War memorial plan provokes a row all out of proportion

They're planning a spanking new Second World War monument here. But as with almost every memorial in Washington, the project has sparked a conflict scarcely less fearsome than the one it is meant to commemorate.

This week, Bob Dole, the defeated 1996 Republican presidential candidate who was almost killed by a German shell in 1945, formally launched a campaign to raise the $100m (pounds 61m) required for a suitable tribute to the war in which "America saved the world."

Few here would disagree with that sentiment, nor with the proposed design - a plaza enclosed by a 50-foot high colonnade and an embankment planted with white roses. The problem is the chosen site, on the Washington Mall right in the middle of one of the city's - and the country's - greatest vistas, stretching from the Washington Monument to the Lincoln Memorial.

"Just like Cinderella's stepsisters whose feet were too big for the glass slipper, World War Two is simply too big for this site," Senator Bob Kerry of Nebraska, decorated Vietnam war hero and arch-foe of the proposed site, declared in a letter to the country's Battle Monuments Commission. The editor of Architecture magazine went even further: The plan, Deborah Dietsch wrote, "dishonours" the ideals represented by the Mall. But such disputes are as predictable as the imminent flowering of the cherry trees along the Potomac River.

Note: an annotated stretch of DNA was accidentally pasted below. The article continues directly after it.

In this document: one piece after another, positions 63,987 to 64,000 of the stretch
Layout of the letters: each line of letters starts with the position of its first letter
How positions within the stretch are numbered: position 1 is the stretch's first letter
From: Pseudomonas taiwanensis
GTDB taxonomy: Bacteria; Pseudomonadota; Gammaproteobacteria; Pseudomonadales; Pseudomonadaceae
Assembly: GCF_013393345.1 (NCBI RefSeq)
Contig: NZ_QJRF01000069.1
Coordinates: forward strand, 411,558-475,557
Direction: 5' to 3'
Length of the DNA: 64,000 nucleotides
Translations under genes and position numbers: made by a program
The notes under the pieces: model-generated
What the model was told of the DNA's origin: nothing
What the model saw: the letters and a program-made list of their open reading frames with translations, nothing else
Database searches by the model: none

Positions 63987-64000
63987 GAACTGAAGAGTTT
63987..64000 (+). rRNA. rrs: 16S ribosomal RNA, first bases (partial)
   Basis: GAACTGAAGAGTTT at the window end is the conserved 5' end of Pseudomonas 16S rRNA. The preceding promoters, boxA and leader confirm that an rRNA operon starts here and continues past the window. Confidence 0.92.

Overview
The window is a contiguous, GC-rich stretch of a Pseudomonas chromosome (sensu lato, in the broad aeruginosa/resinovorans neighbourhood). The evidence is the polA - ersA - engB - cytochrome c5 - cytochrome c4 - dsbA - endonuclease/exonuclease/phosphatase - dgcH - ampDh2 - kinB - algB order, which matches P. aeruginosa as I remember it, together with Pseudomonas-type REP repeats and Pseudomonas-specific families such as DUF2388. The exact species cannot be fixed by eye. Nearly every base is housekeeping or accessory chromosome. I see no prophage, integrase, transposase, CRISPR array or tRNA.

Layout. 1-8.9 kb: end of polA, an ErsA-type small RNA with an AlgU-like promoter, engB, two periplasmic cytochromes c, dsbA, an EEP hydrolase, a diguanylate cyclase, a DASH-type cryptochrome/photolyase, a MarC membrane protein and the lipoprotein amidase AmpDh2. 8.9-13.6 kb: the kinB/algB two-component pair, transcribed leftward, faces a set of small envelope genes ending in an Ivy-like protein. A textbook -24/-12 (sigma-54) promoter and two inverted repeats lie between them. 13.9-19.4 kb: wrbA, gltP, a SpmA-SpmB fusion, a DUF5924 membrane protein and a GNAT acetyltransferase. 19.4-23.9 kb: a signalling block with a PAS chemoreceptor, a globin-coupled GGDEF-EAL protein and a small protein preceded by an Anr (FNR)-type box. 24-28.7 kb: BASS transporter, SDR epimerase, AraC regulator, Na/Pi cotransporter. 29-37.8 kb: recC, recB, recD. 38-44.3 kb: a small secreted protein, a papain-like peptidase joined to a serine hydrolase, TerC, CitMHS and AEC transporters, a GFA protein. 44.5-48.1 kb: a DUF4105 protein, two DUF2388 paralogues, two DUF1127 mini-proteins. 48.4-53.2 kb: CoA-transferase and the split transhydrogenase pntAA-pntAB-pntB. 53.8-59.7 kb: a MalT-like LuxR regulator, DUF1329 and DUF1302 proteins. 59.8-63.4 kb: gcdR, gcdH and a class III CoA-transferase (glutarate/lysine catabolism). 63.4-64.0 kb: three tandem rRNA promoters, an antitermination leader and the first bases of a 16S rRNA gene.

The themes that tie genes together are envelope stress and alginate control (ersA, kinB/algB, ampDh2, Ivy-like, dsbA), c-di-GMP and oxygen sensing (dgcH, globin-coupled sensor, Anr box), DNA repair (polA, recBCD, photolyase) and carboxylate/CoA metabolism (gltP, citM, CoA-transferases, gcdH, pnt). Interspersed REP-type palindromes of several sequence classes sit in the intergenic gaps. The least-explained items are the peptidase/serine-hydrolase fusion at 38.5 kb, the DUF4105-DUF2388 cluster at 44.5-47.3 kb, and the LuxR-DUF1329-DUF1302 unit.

First there was the Vietnam Veterans' Memorial, re-opening painful divisions between those who insisted it was too self-effacing, and those who believed that that war needed no memorial at all. But if Vietnam, others argued, then why not Korea? And so, a Korean War memorial was duly built. Ah, but no women were featured in Vietnam 1, it was objected. Thus the adjoining new Vietnam Womens' Memorial.

Then a squabble erupted over the shrine to Franklin Roosevelt under construction close by. In the interests of historical accuracy, should not one of America's greatest presidents be portrayed in a wheelchair and with the familiar cigarette holder jutting from his mouth? (The answers, after much debate involving the disabled and the anti-smoking lobbies: Yes, and No).

And even the Holocaust Museum, with which no-one can surely quarrel, provoked a dispute. If butchered European Jewry should be so remembered, then why not an equal museum chronicling the uprootings and extermination of the American Indian?

But Mr Dole should not be discouraged. If controversy is certain, so is the outcome. The monuments get built in the end, and everybody loves them.

Start your day with The Independent, sign up for daily news emails
Have you tried new the Independent Digital Edition apps?
ebooks
ebooksAn introduction to the ground rules of British democracy
Latest stories from i100
Have you tried new the Independent Digital Edition apps?
SPONSORED FEATURES
Independent Dating
and  

By clicking 'Search' you
are agreeing to our
Terms of Use.

iJobs Job Widget
iJobs General

Recruitment Genius: Personal Tax Senior

£28000 - £37000 per annum: Recruitment Genius: This is an opportunity to join ...

Recruitment Genius: Customer and Markets Development Executive

£22000 - £29000 per annum: Recruitment Genius: This company's mission is to ma...

Recruitment Genius: Guest Services Assistant